Interview with A.M. Tennent

Where did you grow up, and how did this influence your writing?
I grew up in government housing, in the Shaws, on the south side of Glasgow. We lived in the high flats in Pollokshaws and then moved to Eastwood scheme just off the Thornliebank Road when I was about 13. Pollokshaws has been torn down again now. They tore it down in the 60's and built the flats and then they razed the flats to the ground a few years ago. Although it was not the nicest place to grow up, tearing a community down to the rubble twice has changed the area, and not for the better. If you want to see the flats go down, you can go to you Youtube and type in Pollokshaws Shawbridge demolition - here is a link to one video (you will have to copy paste) - Warning! When the building goes down the video gets LOUD, just in case you have earbuds in.

In this video you can see the first ever library I joined, on the right. I have been a member of every library of every city I have lived in from then till now. That library was my solace and a source of fascination. It was warm in the winter, cool in the summer, a still and peaceful haven. I was bursting with pleasure and pride when I progressed up to the young adult section and was allowed to borrow more than just the little children's books. I still recall my incredulous joy the day I got my first library card. I ran all the way home to get my mum to sign it, and all the way back again, not quite believing my good fortune. That I could take these books home with me, for free! It is a sweet memory.

To the back of the library, far right out of shot, is the first ever swimming baths (or public pool) I ever ventured into and where I learned to swim. There really were baths upstairs too. When I was really young, our immersion heater died and my mum took my brothers and I there one evening to have an actual bath. It was a pretty bizarre experience, overall, sitting there naked in a tub in a cubicle, upstairs from a public swimming pool.To the left on the video you can see some small red gas flats, and further left behind those gas flats used to be a graveyard where we played as children, and there used to also stand the multi where my first love, Mark Rennie, lived. On the 14th floor of that building, in his room overlooking the River Cart, we discovered all kinds of fascinating things about ourselves. These buildings were the landscape of my youth. All gone, now.

At the very back of the screen, behind the multi that is being blown up, you can catch a glimpse of two smaller flats still standing. One of those was the building where I was born. My mother, a state registered nurse, eschewed nursing care as they had been quite cruel to her with prior birth experiences. So I was born at 160 Shawbridge Street, Flat 5, House 58, Pollokshaws, Glasgow, G43 1PE. Phone number 649 5994. My parents made me memorise that, and it is indelibly saved in my memory. If I live to old age I might forget most of my life, but I bet the last thing to go will be that recitation. Like my parents, and most of my past, the room I was born in is gone now too.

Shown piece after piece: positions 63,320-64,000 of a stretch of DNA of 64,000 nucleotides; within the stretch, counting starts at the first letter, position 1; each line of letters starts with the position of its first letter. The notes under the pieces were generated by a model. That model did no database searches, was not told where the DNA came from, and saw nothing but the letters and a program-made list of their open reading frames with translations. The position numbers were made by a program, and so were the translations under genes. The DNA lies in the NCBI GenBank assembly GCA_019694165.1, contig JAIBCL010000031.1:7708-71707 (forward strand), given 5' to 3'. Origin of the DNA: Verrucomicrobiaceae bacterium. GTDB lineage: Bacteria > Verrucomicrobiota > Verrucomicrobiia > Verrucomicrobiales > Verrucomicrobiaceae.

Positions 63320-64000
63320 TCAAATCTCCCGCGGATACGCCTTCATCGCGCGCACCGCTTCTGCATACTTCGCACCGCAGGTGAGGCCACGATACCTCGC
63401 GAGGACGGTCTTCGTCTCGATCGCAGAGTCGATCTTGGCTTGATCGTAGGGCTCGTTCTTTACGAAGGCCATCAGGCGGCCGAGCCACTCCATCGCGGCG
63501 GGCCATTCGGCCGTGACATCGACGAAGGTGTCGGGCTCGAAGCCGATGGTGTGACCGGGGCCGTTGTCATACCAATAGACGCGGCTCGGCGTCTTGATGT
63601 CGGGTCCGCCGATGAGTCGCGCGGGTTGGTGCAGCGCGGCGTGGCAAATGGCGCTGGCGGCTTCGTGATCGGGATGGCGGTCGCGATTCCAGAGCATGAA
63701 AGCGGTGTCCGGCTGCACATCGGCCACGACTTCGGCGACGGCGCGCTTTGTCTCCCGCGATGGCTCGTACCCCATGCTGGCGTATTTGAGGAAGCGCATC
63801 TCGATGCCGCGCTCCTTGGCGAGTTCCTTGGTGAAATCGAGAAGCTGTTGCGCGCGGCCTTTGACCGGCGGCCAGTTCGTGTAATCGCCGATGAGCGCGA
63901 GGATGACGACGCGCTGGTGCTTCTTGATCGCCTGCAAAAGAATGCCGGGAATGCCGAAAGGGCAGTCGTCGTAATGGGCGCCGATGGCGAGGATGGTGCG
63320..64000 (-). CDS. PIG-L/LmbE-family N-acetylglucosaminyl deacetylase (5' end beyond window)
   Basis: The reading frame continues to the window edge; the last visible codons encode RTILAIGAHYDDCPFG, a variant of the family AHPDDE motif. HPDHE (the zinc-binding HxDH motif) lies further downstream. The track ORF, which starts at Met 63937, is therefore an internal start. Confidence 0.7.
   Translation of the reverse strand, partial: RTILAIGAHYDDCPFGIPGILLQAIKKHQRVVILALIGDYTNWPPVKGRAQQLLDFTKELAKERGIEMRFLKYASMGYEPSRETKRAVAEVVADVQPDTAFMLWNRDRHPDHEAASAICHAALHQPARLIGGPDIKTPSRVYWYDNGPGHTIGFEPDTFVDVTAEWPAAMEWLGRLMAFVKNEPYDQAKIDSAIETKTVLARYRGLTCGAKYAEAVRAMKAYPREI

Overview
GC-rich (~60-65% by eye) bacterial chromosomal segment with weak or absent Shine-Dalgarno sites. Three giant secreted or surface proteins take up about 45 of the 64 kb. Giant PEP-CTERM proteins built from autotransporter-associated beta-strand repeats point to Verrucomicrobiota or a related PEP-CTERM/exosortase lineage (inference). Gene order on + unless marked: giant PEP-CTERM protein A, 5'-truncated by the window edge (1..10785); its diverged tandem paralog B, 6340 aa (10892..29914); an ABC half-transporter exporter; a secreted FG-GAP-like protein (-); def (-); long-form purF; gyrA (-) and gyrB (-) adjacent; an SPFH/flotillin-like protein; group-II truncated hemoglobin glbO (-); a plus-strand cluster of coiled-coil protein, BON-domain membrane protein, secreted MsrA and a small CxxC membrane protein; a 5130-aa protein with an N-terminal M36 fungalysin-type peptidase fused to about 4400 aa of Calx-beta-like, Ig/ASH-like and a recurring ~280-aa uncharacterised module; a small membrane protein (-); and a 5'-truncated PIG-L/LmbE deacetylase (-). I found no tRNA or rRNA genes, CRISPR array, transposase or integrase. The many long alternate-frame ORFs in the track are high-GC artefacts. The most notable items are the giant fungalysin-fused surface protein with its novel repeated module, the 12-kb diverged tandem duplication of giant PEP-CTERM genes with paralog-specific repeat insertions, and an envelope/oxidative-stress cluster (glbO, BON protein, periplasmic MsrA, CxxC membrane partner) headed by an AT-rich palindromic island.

In many ways it was a difficult and hard place to be a vulnerable child. But of course now I remember it mostly with fondness, even the hardships. My first 25 years, spent in working class Scotland, has influenced every single thing about me, from my speech, to my politics, to my choice of friends, to my worldview. I daresay most of us could say the same about our upbringing.
When did you first start writing?
When I was very young. But it became more frequent as I grew older, and when I was about 13 I started writing in earnest. Mostly excruciatingly, achingly, embarrassingly bad poetry of the sort only a teenager can truly appreciate. Think Adrian Mole, but with less self awareness.
What's the story behind your latest book?
Around 2012, I was watching something on TV which infuriated me. I can't remember what now. I have barely turned on the TV in over 3 years, because so many things on the TV either bore or infuriate me. Anyway, I decided I want to vent, and vent large.Just an email or an FB status update would not do. I wanted the WORLD to know how peeved I was. So I tried to start a blog and I ranted for a couple of posts. But it turned out, I actually only get ranty on half a dozen topics. As for the rest, I simply enjoy talking. So I closed the blog and started a new one. And out of cyberspace a woman called Kim Foale started following me, and commenting. And then a few more people. And then some of my friends started to drop by. And before I knew it, a lot of folk were reading my words and telling me they were entertaining. And blogging gave me courage and gave me practice. And so, finally, I shut the blog down and started to write my tales as stories in a book. And here we are, four years later.
What motivated you to become an indie author?
It seemed (and is) a lot easier than having to try to flog myself to a bored publisher who might read a fraction of one page - if I was lucky - and then bin me with the other 100 submissions that week.
What is the greatest joy of writing for you?
When I am switched on, when the connections are flowing smoothly and the thoughts come freely, I love the way the words come spilling out of my head and through my fingers. The rushing, pushing, jostling of ideas. When I am in a writing fugue I literally cannot type the words fast enough (and I type fast!). The words write themselves, I feel like a conduit. And it is an absolute, cathartic joy.